I call to your attention a condition that exists in front of my home on Kim Drive. The gutter and street are filled with dead vegetation and muck preventing our access to our mailbox. The last time it was cleaned was in October 2004. We have been paying our taxes and maintaining that portion of the street for the past 26 years. A couple of crushed vertebrate in November 2004 and an eye loss from a stroke in October 2005 cancelled that, and my wife of 62 years is undergoing treatment for Alzheimers.
Repeated calls since October of 2005 to the city-parish's street department and the city-parish council have resulted in kindly phrased letters instructing us to wait 45 days and call again.
Thanks a lot.
Our self-designated bead tosser, Rob Stevenson, seems too busy advising the airport people on the fine art of public graft. We have not heard from him. Evidently he finds difficulty getting this far away from his comfortable office. However, he showed little reluctance in traveling to Hawaii on our nickel. I realize that Mr. Stevenson is probably incapable of performing this labor himself. But he needs to justify his income for his part time job, which, by the way, exceeds my World War II military retirement pay. He should not insulate himself behind a female staff but face me and tell me that he would tolerate this condition in front of his own home.
I have documented photographic back-up.
I am 85 years old and not through with this fight.
In a statement, Michael Ranatza, executive director of the association, said Landrieu's "senior status" and her continued support for the sheriffs throughout her career were deciding factors.
The position puts him at odds with GOP Gov. Bobby Jindal, but could bolster support from the business community as the senator raises money for the 2015 governor's race.
On the cusp of a new school year, with the fallout from The IND’s special report, “What’s the Matter at Fatima,” still settling, the administration at Our Lady of Fatima is reaching out to the school “family” to offer reassurances about the academic and spiritual health of the institution.
The Hayride — Louisiana’s one-stop shop for far-right perspectives — has come to the defense of state Rep. Lenar Whitney following her embarrassing, early-exit interview last week with Cook Political Report analyst David Wasserman.
The Catholic Diocese of Lafayette says a 1992 investigation cleared the Rev. Gilbert Dutel of pedophilia allegations, yet when asked to produce those records, church officials came up empty-handed.
The former president and longtime board member of the Council on the Development of French in Louisiana has taken a Texas lawmaker to task over his use of the slur “coonass” during a legislative hearing.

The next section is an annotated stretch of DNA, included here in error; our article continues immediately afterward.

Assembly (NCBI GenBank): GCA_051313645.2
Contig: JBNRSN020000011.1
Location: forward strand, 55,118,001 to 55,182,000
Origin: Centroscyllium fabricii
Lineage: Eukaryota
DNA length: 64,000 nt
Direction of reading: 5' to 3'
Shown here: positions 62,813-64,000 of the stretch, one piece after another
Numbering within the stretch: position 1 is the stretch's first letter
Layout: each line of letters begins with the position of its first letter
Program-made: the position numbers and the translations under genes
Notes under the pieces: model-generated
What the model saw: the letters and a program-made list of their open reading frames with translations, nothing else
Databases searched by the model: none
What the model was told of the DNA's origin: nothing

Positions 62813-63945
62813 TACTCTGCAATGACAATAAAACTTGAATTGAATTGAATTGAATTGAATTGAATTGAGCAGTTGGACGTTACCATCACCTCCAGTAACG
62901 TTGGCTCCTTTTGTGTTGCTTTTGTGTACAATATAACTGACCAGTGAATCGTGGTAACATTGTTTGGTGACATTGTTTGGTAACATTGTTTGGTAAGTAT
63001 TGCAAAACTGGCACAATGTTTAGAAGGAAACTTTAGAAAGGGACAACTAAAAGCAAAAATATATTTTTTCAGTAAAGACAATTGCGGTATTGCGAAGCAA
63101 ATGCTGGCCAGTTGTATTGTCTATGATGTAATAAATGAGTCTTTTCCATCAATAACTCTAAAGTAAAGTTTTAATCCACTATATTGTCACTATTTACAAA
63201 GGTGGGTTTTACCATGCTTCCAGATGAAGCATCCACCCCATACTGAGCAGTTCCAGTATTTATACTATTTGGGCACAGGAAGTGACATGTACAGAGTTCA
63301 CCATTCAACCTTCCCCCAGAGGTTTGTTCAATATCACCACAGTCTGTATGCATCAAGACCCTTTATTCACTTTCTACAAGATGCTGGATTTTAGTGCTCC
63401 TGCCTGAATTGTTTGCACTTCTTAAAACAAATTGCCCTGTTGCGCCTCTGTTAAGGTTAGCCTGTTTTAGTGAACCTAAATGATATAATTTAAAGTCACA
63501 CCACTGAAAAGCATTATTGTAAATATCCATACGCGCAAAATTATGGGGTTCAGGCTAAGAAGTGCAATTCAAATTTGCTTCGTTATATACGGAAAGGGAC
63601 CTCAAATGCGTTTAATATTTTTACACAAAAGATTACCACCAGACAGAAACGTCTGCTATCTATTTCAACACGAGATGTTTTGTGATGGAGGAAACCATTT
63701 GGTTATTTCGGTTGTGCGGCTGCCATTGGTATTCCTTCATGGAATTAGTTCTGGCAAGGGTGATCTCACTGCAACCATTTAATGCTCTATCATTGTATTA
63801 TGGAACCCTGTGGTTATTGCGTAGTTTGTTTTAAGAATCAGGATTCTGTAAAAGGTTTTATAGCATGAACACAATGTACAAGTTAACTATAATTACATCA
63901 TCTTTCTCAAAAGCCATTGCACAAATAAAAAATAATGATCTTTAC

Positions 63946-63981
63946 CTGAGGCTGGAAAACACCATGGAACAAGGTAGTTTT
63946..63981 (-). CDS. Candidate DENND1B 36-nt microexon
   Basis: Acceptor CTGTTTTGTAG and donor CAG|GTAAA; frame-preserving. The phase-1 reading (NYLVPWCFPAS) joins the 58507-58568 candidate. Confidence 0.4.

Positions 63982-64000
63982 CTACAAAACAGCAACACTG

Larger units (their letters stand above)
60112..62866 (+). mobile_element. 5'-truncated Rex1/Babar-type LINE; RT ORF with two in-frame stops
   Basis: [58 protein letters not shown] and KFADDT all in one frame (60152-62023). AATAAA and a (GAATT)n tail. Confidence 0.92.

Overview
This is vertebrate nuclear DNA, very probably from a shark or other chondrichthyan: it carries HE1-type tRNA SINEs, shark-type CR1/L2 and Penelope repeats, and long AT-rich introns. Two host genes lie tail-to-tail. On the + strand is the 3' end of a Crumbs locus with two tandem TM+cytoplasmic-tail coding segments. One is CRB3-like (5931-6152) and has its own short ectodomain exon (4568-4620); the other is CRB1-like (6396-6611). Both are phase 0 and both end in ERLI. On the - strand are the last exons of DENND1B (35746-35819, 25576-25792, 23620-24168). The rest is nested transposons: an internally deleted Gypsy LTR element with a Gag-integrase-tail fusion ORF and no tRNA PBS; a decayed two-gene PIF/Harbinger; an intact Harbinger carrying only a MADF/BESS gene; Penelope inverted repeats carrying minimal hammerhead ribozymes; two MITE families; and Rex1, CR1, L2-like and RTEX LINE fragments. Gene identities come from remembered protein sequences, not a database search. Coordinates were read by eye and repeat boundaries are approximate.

Hundreds of new laws take effect Friday, with the start of August. A look at some of the changes on the books:
Marques Colston let out a laugh and shrugged his shoulders when the subject of his NFL longevity arose.
The state is accepting public comments on a plan that would invest $1 million in a new Homeowner Rehabilitation Program for low- to moderate-income residents whose homes were damaged after Hurricane Isaac.
A Senate Bill passed Thursday now awaits the president’s signature authorizing long-awaited reforms of the Veterans Affairs Administration, including new clinics for Lafayette and Lake Charles.
Behind the scenes a growing number of parents are saying, ‘We want our school back!’
Is sending a 16-year-old boy to prison with men for up to 99 years really the way to address juvenile crime?
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The City-Parish Council on Tuesday will be asked to sign off on an agreement between UL Lafayette and Lafayette Consolidated Government that would expand mass transit opportunities for UL students by adding five additional buses to its shuttle run between Cajun Field and campus.
Louisiana's high school seniors are making increased strides on Advanced Placement exams.
The Alabama game is sold out but tickets for all other homes games can be purchased online at www.LSUtix.net.
Among the one-percenters nationally, Louisiana's fattest cat is a relative pauper.
The Republican governor sent a letter Thursday to the president, saying placement of the children in Louisiana could have "potential negative ramifications."
Many laws are minor, though some impact health care options, change educational programs and reach into people's everyday activities.